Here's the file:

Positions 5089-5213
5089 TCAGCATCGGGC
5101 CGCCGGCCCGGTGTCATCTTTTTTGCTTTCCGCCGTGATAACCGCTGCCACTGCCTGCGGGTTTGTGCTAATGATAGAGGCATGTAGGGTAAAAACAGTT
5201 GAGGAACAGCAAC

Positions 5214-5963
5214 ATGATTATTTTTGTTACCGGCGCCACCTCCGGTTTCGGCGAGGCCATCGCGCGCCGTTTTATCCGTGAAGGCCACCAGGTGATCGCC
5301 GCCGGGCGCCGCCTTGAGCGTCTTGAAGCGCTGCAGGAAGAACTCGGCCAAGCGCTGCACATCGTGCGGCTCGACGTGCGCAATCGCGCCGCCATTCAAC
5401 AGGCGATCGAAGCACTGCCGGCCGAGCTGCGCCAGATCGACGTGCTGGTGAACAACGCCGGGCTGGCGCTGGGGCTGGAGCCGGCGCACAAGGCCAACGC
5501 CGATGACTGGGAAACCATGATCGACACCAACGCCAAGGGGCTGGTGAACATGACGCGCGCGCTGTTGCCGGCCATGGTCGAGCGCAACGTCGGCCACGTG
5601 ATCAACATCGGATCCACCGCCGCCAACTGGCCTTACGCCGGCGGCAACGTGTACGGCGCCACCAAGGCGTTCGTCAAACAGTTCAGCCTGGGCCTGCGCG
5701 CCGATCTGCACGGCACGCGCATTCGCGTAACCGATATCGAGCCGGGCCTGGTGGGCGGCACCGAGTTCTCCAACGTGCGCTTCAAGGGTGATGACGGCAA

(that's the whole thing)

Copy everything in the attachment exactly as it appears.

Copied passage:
Positions 5089-5213
5089 TCAGCATCGGGC
5101 CGCCGGCCCGGTGTCATCTTTTTTGCTTTCCGCCGTGATAACCGCTGCCACTGCCTGCGGGTTTGTGCTAATGATAGAGGCATGTAGGGTAAAAACAGTT
5201 GAGGAACAGCAAC

Positions 5214-5963
5214 ATGATTATTTTTGTTACCGGCGCCACCTCCGGTTTCGGCGAGGCCATCGCGCGCCGTTTTATCCGTGAAGGCCACCAGGTGATCGCC
5301 GCCGGGCGCCGCCTTGAGCGTCTTGAAGCGCTGCAGGAAGAACTCGGCCAAGCGCTGCACATCGTGCGGCTCGACGTGCGCAATCGCGCCGCCATTCAAC
5401 AGGCGATCGAAGCACTGCCGGCCGAGCTGCGCCAGATCGACGTGCTGGTGAACAACGCCGGGCTGGCGCTGGGGCTGGAGCCGGCGCACAAGGCCAACGC
5501 CGATGACTGGGAAACCATGATCGACACCAACGCCAAGGGGCTGGTGAACATGACGCGCGCGCTGTTGCCGGCCATGGTCGAGCGCAACGTCGGCCACGTG
5601 ATCAACATCGGATCCACCGCCGCCAACTGGCCTTACGCCGGCGGCAACGTGTACGGCGCCACCAAGGCGTTCGTCAAACAGTTCAGCCTGGGCCTGCGCG
5701 CCGATCTGCACGGCACGCGCATTCGCGTAACCGATATCGAGCCGGGCCTGGTGGGCGGCACCGAGTTCTCCAACGTGCGCTTCAAGGGTGATGACGGCAA